Notes on the Nembutsu
Reflections on the wasan of Shinran

Koso Wasan 40

Obstructions of karmic evil turn into virtues;
It is like the relation of ice and water:
The more the ice, the more the water;
The more the obstructions, the more the virtues.

The Question of 'Licensed Evil'

This is one of those verses in the collection of Shinran Shonin's wasan that evokes so many themes and operates at so many levels that it could easily serve as the basis for a volume of considerable size before its potential riches are exhausted. I would like to touch upon just one theme in our consideration of it at this time. Needless to say, it is difficult to avoid some questions that it raises first.

At preliminary glance this verse seems to be suggesting that the virtue that is transferred from Amida Buddha to the person who entrusts himself in nembutsu is in direct proportion to the amount of karmic evil generated by the follower. Indeed, in a marginal note, Shinran indicates just that. The virtue transferred by Amida is an antidote to one's personal karmic evil. In other words, the deeper our karmic evil, the greater Amida Buddha's virtue.

It seems to be the case that faith is an ever deepening process whereby the more one dwells in the light or wisdom that is Amida Buddha the more shadowy and irrelevant one's own reality becomes. That is to say that - as one lives in the light - one's own 'virtue' is seen as nothing but karmic evil and of absolutely no value on the way. So 'the greater the ice, the greater the virtue' indicates the overwhelming of the self by the Power of the Primal Vow.

It is, however, possible to turn this adage into a kind of tantric kundalini concept, whereby it is suggested that one's karmic evil is a force which is transmuted into a virtuous force by the power of the Primal Vow. Apart from being a highly mystical concept and a tantalising one, it seems to me that it does not really accord with Shinran's own account of his life of nembutsu. On the contrary, towards the end of his life, he writes of his conflicting passions (Sk. klesha) as being at once powerless and persistent.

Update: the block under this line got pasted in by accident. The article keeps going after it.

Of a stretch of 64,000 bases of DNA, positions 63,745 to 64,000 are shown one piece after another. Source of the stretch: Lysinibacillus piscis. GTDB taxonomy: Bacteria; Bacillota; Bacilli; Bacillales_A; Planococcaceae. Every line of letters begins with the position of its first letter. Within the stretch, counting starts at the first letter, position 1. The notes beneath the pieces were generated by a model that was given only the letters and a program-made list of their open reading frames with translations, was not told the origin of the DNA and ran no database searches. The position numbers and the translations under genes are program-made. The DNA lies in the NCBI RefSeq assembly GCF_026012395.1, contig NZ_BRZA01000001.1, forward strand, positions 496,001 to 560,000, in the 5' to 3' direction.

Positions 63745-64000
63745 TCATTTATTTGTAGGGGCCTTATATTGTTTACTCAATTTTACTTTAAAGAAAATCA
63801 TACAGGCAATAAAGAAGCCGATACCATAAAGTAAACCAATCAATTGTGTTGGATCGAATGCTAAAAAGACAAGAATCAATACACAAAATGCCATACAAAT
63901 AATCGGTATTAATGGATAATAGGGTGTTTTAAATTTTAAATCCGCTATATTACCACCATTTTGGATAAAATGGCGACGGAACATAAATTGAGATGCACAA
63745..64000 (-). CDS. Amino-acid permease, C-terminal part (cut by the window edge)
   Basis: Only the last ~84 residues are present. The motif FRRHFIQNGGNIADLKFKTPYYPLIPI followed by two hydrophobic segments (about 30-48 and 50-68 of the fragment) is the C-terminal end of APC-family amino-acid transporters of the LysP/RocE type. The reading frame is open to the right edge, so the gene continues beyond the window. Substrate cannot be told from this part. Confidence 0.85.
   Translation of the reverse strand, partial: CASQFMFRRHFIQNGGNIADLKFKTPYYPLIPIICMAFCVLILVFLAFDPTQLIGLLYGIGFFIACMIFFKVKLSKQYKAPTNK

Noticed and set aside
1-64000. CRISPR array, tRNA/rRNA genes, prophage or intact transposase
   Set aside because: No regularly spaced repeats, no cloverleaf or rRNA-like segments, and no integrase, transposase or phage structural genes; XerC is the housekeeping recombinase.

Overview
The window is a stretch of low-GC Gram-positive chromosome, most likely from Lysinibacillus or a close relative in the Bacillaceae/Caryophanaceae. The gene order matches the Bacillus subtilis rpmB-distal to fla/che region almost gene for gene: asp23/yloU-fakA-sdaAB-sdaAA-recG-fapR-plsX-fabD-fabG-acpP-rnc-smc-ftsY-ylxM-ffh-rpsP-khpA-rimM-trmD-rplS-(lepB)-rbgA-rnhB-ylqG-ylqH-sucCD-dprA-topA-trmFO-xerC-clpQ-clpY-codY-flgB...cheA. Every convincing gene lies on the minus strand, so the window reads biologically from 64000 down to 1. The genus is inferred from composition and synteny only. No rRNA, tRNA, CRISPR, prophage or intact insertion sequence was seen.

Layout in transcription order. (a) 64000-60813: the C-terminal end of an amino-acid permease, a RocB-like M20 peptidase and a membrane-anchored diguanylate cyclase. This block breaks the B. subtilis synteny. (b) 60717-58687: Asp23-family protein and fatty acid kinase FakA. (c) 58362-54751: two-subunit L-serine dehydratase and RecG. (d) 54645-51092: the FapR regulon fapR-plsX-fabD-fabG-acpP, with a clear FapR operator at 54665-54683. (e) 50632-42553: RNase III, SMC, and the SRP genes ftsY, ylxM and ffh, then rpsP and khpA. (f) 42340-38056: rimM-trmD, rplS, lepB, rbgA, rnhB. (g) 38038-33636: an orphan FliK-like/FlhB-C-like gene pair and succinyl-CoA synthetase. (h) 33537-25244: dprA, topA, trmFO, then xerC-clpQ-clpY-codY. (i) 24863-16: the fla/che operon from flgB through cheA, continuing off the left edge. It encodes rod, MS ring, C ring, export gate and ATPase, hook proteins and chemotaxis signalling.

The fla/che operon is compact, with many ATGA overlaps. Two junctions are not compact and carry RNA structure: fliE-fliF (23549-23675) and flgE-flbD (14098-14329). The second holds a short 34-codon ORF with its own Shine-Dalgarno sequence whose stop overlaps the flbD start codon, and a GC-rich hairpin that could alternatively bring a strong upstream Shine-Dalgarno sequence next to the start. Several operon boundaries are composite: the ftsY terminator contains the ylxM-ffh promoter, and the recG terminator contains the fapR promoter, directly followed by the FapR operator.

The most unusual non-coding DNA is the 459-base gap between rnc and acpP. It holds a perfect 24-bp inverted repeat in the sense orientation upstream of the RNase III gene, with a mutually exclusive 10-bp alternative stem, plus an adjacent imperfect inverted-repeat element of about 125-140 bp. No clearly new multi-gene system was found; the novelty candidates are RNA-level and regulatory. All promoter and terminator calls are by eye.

In any case, what I want to explore in more detail derives from the fact that the verse was composed in 1248, several decades after the Pure Land community led by Honen Shonin had responded to clerical criticism that his interpretation of the dharma was inciting his followers to antinomian (lawless) behaviour. Considering the threatening nature of the clerical critique and the fact that Honen and his leading followers - including Shinran - had responded by giving an undertaking that followers should not say that, 'since the nembutsu path has no precepts, drinking liquor and eating meat are to be encouraged, the observance of precepts is to be regarded as sundry self-power practice, and believers of the Primal Vow should have no fear of committing evil acts,'1 it is interesting that Shinran should put his brush to paper and compose a verse that lends itself to an antinomian interpretation. It seems to encourage evil actions (Sk. karma) as a way of inducing greater virtue.

Nevertheless, as the Tanni Sho points out, our evil is not the focus of our concern, for:

Since you have even a heart that presumes upon the Primal Vow, the mind of entrusting yourself to the Other Power becomes all the more firmly settled.2

From my point of view, I find it hard to believe that someone who genuinely trusted in and knew the power of the Vow would want to presume upon it, knowing that in the eyes of the world at large, it will be brought into disrepute. And how disrespectful and disingenuous would such behaviour be? And how mean-spirited and unappreciative of the inestimable virtue of the Primal Vow as it works within one's life?